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The Obese [Kindle Edition]

Nick Antosca
3.7 out of 5 stars  See all reviews (17 customer reviews)

Print List Price: $9.95
Kindle Price: $2.99
You Save: $6.96 (70%)

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Book Description

Alfred Hitchcock's The Birds-with obese people.

Nina Gilten works in the fashion industry. She retouches images for Redbook, Teen Vogue, Chic, Marie Claire, and Nylon. Her work involves shaving off hipbones, masking moles, and giving more sheen to the lusterless skin of supermodels. In other words, she makes people beautiful. But when a vengeful houseguest forwards Nina's private correspondence with her boss to popular feminist blog Jezebel, Nina finds herself jobless and ostracized.

Then rabid obese people start rampaging on the streets of New York.

Thrown together with her ex-boyfriend Chris and his fiancé, the gorgeous Molly Sweet, Ferdinand (a male model with a fat fetish), Chantal (also a model), and Dora (the vengeful houseguest who destroyed her career), Nina must fend for her life in a world where the people she hates most are now trying to eat her.

Lazy Fascist Press is proud to present The Obese, a bloody satire about body image and America's obesity epidemic, written by Shirley Jackson Award-winner Nick Antosca.

Also featuring the bonus story "Predator Bait."

Product Details

  • File Size: 351 KB
  • Print Length: 108 pages
  • Simultaneous Device Usage: Unlimited
  • Publisher: Lazy Fascist Press (February 23, 2012)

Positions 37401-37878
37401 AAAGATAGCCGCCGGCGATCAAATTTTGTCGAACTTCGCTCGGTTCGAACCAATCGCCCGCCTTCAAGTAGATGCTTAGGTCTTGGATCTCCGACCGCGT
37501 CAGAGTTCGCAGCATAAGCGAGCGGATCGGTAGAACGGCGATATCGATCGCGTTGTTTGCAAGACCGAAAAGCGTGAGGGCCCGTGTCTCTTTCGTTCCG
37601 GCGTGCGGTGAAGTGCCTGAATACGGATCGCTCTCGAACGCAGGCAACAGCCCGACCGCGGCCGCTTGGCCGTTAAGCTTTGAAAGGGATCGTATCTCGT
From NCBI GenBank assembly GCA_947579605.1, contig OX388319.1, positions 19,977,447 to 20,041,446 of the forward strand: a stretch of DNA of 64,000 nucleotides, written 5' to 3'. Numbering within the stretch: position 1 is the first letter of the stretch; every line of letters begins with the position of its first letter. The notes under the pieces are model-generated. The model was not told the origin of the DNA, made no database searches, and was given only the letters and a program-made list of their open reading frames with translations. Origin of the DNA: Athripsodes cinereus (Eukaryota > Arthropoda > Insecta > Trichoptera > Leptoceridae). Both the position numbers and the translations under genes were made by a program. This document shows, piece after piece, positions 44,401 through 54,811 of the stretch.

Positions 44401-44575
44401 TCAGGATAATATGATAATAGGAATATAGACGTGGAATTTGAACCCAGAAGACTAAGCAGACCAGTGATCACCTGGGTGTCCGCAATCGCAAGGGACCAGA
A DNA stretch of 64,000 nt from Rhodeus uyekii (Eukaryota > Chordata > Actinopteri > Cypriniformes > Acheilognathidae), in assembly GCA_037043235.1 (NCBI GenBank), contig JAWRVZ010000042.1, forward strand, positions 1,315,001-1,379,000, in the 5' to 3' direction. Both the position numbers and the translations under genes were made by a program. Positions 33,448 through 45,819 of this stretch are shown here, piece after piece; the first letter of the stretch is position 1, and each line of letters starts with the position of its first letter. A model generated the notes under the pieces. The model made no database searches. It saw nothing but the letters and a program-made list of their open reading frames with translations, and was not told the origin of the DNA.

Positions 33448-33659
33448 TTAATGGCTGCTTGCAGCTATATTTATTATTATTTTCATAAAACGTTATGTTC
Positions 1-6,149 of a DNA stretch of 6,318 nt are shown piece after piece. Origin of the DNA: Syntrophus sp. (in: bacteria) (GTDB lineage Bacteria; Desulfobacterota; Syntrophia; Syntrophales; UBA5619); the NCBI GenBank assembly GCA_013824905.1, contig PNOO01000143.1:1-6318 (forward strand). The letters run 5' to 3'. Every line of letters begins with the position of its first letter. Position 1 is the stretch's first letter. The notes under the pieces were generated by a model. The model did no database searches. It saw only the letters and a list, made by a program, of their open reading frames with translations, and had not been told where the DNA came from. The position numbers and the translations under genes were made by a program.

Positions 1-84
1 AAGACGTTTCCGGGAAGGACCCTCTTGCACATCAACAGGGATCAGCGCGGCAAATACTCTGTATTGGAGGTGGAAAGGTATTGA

• Sold by: Amazon Digital Services, Inc.
  • Language: English
  • ASIN: B007D61Y22
  • Text-to-Speech: Enabled
  • X-Ray:
  • Word Wise: Enabled
  • Lending: Enabled
  • Amazon Best Sellers Rank: #249,364 Paid in Kindle Store (See Top 100 Paid in Kindle Store)
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Customer Reviews

3.7 out of 5 stars
3.7 out of 5 stars
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Most Helpful Customer Reviews
7 of 9 people found the following review helpful
5.0 out of 5 stars smart satire March 25, 2012
Just when you think you know where The Obese is taking you, you'll be thrown in another direction entirely. This is smart satire. The characters are real, and I both related to and hated every character in this book. If you have ever spent time in New York City, or any large American city for that matter, you just may have known them.

This is not a book making fun of fat people, it's sending up the people who spend their days focused on body image. And it's done well. You won't be able to put down. I read it in a single gulp and find myself wanting more.
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2 of 2 people found the following review helpful
3.0 out of 5 stars Satire? September 21, 2012
Format:Kindle Edition|Verified Purchase
SPOILER ALERT. This book presents an apocalyptic world in which fat people turn into flesh eating zombies. The main character, a thin woman on the run, is largely presented in a positive light. Antosca deftly treads a fine line, asking the reader to decide if the book satirizes contemporary attitudes about fatness (fat people are greedy/lazy/take up too much space and too many resources/etc.) or if it sympathizes with them. That being said--the book is too short to really go into any kind of character development for the secondary characters, and the plot line is pretty trite.
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1 of 1 people found the following review helpful